‘The Land is Mine’: On Leviticus 25:23, between left and right

A new piece on another shibboleth between the religious left and the religious right: Leviticus 25:23 and ‘the land is mine’. It is over at Political Theology.

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2 thoughts on “‘The Land is Mine’: On Leviticus 25:23, between left and right

  1. Hi, Roland,
    I enjoyed your analysis. You begin with the statement, “labour was consistently in short supply in the ancient Near East, while land was plentiful.” Can you help me with what evidence is available for this? It seems like a reasonable conjecture, but I cannot get past the conjecture.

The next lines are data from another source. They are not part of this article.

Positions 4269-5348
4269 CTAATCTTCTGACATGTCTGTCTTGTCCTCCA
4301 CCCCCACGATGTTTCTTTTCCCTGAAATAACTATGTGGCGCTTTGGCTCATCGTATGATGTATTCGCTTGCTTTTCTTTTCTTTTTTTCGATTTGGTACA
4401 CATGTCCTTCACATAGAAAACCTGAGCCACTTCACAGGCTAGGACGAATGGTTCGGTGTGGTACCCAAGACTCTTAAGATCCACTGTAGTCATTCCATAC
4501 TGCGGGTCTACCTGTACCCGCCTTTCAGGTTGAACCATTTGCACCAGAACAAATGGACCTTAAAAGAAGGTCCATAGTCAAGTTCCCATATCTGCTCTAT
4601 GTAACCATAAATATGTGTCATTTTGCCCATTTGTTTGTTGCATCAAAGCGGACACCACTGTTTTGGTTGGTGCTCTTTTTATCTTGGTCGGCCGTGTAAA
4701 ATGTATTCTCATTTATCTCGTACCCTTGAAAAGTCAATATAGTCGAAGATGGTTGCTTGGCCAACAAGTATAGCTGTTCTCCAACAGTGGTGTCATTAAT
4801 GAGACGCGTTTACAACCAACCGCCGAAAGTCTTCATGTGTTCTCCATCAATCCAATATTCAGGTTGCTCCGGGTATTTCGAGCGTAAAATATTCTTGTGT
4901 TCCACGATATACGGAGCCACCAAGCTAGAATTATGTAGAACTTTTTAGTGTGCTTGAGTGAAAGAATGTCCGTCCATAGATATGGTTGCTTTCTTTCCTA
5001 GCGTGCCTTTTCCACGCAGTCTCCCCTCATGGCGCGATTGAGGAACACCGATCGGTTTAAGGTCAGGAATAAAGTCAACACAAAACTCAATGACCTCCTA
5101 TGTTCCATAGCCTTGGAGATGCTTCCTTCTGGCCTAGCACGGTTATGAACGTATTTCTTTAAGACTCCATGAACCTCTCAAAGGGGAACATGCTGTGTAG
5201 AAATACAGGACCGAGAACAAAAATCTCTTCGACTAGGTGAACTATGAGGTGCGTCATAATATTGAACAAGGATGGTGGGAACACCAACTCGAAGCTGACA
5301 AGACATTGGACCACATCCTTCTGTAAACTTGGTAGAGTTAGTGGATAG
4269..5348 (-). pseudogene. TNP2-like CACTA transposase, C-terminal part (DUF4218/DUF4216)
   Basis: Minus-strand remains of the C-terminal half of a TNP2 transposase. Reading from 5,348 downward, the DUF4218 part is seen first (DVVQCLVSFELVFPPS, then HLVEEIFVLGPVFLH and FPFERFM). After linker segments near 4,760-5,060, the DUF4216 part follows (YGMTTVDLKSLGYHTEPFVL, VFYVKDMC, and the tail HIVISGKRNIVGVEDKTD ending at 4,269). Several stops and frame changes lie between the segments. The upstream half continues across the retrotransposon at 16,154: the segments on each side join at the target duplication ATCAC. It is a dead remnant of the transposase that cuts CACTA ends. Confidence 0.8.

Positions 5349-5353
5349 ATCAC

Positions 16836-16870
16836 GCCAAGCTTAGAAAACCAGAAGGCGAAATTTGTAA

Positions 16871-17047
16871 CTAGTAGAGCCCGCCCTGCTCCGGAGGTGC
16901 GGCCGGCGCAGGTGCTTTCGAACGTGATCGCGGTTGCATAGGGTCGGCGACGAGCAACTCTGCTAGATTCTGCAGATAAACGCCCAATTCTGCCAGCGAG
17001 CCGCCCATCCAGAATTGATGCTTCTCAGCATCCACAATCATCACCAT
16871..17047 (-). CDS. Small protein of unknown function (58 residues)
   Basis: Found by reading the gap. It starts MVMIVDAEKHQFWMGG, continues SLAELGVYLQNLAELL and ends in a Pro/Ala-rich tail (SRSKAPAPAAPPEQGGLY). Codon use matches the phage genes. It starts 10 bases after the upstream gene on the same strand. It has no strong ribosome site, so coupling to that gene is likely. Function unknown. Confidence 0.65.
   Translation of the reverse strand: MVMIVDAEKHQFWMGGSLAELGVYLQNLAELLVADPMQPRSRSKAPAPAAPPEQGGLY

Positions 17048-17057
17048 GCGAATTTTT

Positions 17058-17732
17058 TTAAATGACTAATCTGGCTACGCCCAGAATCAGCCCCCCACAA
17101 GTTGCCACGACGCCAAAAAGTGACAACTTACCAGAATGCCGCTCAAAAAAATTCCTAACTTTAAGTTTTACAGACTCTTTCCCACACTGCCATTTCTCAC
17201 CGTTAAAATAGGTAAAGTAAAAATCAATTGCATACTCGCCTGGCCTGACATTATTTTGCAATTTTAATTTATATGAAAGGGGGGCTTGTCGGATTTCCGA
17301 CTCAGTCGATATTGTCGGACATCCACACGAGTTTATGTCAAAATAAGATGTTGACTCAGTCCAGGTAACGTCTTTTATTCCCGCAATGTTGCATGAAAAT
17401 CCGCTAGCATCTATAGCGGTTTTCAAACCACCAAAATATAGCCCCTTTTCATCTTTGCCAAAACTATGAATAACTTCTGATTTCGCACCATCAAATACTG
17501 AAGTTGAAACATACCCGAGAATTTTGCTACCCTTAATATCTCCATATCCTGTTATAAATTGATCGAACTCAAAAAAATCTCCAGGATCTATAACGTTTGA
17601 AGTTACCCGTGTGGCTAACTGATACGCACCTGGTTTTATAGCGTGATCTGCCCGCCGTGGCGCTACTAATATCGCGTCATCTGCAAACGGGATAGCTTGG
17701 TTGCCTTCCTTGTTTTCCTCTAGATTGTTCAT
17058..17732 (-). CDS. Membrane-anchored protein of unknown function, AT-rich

Thanks,

    Ron

    1. It’s drawn from my sacred economy study. The direct evidence is thin on the ground – as with most economic evidence for the ANE. So we need to extrapolate from: population estimates in relation to arable land; the constant push to find labourers for the palatine estates in the 3rd-2nd millennium; patterns of indenture for such labourers; deportations; the ease with which people left the land, especially village-communes under tax pressure (since land was available elsewhere); the viability of Hapiru and suchlike.

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